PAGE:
Extracellular vesicles (EVs) are a heterogeneous group of phospholipid bilayer-enclosed particles that are released by all types of cells, and even more so by tumor cells. Since the biomolecular cargoes of tumor- derived EVs mirror those of the parental tumor cells, characterizing tumor-derived EVs and profiling their cargo are expected to be of substantial diagnostic value. Hepatocellular carcinoma (HCC), the fourth most common cause of cancer-related deaths worldwide, most often develops in patients with underlying liver cirrhosis secondary to alcoholic liver disease (ALD), nonalcoholic fatty liver disease (NAFLD), or hepatitis B/C infections. Cirrhosis from any cause is a well-established risk factor for HCC; however, current surveillance regimens with abdominal imaging and serum biomarkers (e.g., AFP) have poor sensitivity for diagnosing HCC at an early stage, when it is potentially curable. Therefore, biomarkers that sensitively distinguish early-stage HCC from at-risk liver cirrhosis are desperately needed. Exploring the diagnostic potential of HCC EVs and EV cargo profiling for detecting early-stage HCC holds great promise to significantly augment the ability of current diagnostic modalities. We propose an HCC EV digital scoring assay for detecting early-stage HCC, which couples two very powerful technologies: EV Click Chip for purification of HCC EVs and reverse-transcription droplet digital PCR (RT- ddPCR) for EV cargo profiling. One of the major challenges emerging in the field of EV utilization for clinical use is the lack of robust and reproducible methods for the isolation of a pure tumor-derived EV population. Conventional methods for isolating EVs, such as ultracentrifugation, filtration, and precipitation, are incapable of discriminating tumor-derived EVs from non-tumor-derived EVs. New research efforts have been devoted to exploring immunoaffinity-based capture techniques for enriching tumor-derived EVs in different solid tumors. However, there are challenges identified for the single antibody-mediated tumor-derived EV enriching approaches, such as limited sensitivity/specificity and a need for multiple capture antibodies to overcome the tumor heterogeneity. The EV Click Chips can address these concerns with a 2-step covalent chemistry-based tumor-derived EV purification (click chemistry-mediated EV capture/disulfide cleavage-driven EV release) instead of antibody-mediated EV capture. The purified HCC EVs can then be characterized by quantifying a panel of 20 HCC-specific mRNA markers by incorporating RT-ddPCR technology. The proposed research will conduct: i) an exploratory development and optimization of the two functional components (i.e., EV Click Chip and RT-ddPCR) and analytically validate the proposed HCC EV digital scoring assay, and ii) an evaluation of the diagnostic performance of the proposed HCC EV digital scoring assay for detecting early-stage HCC using training and validation cohorts. The long-term goal of this R01 proposal is to develop, optimize, and validate the proposed HCC EV digital scoring assay for detecting early-stage HCC from at-risk liver cirrhotic patients.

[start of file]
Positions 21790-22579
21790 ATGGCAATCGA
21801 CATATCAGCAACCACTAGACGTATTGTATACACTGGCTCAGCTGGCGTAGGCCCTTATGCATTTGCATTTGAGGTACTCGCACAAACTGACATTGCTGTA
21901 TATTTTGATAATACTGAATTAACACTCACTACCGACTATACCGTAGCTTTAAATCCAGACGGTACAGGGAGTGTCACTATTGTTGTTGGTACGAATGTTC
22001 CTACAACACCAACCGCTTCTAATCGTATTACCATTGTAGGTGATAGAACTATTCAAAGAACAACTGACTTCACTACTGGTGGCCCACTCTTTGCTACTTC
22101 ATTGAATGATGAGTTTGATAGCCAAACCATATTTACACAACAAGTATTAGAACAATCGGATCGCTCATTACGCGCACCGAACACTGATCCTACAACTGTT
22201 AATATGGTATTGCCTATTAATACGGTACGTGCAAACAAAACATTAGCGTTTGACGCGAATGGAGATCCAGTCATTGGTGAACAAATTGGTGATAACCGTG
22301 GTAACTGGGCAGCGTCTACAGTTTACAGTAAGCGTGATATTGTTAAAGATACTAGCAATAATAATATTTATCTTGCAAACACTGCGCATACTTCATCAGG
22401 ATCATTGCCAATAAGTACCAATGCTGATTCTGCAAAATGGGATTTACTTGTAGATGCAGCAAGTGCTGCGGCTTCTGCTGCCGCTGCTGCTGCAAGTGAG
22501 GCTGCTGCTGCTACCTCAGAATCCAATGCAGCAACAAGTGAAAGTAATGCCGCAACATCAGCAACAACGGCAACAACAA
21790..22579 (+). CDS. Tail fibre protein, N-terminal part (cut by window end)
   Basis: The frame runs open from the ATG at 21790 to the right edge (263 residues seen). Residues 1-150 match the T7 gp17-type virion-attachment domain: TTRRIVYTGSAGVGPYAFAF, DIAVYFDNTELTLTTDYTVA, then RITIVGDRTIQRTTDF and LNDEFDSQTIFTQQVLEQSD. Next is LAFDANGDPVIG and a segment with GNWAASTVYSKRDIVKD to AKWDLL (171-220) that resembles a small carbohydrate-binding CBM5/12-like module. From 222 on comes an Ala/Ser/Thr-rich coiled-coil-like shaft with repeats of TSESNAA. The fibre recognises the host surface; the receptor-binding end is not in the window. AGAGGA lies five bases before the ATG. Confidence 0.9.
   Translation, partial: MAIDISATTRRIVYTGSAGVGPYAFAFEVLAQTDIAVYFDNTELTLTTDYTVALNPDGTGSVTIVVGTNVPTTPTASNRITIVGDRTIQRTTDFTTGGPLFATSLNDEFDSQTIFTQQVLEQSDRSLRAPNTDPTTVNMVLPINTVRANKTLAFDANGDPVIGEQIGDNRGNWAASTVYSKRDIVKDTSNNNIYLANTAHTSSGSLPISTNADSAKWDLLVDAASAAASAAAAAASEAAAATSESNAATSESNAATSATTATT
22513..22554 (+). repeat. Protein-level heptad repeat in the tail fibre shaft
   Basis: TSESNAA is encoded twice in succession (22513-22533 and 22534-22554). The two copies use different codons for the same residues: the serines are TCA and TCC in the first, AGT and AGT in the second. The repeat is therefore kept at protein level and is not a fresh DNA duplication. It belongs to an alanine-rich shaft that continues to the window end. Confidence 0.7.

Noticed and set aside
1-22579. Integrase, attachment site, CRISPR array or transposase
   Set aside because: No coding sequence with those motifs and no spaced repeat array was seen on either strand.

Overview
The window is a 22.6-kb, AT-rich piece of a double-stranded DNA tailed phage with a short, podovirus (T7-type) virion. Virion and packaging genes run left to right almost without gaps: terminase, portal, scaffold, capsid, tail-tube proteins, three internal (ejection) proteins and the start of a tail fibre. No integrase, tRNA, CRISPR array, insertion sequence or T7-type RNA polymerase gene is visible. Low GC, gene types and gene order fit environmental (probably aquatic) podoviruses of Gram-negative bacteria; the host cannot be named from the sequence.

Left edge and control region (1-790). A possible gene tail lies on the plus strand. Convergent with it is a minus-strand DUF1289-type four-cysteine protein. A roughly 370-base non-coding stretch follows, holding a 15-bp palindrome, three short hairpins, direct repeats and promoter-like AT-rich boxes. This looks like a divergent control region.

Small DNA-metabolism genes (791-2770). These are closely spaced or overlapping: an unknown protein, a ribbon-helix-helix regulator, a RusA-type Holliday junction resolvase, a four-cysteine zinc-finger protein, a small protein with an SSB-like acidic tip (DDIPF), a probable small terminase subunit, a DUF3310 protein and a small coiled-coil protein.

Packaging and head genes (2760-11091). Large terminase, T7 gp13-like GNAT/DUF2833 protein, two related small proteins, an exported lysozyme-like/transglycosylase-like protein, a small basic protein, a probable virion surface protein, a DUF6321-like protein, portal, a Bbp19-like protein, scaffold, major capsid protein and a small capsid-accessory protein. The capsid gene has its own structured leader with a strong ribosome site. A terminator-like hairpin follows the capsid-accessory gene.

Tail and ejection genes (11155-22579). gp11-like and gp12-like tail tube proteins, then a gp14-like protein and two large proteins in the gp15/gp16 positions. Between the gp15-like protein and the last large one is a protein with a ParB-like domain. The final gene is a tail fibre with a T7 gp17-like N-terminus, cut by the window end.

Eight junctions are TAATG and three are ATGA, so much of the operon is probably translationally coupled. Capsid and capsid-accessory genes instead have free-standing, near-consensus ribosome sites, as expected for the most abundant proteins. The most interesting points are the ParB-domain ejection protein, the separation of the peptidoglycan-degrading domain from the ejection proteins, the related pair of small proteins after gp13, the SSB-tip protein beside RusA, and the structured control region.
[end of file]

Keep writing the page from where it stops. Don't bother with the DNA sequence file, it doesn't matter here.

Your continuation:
Extracellular vesicles (EVs) are present in circulation at a relatively early stage of hepatocellular carcinoma (HCC). The long-term goal of this R01 proposal is to develop a new HCC EV digital scoring assay for non- invasively detecting early-stage HCC. The successful development of the proposed assay will be rapidly translatable and reproducible, enabling a sensitive and biologically relevant EV-based quantitative assay for detecting HCC at an early stage.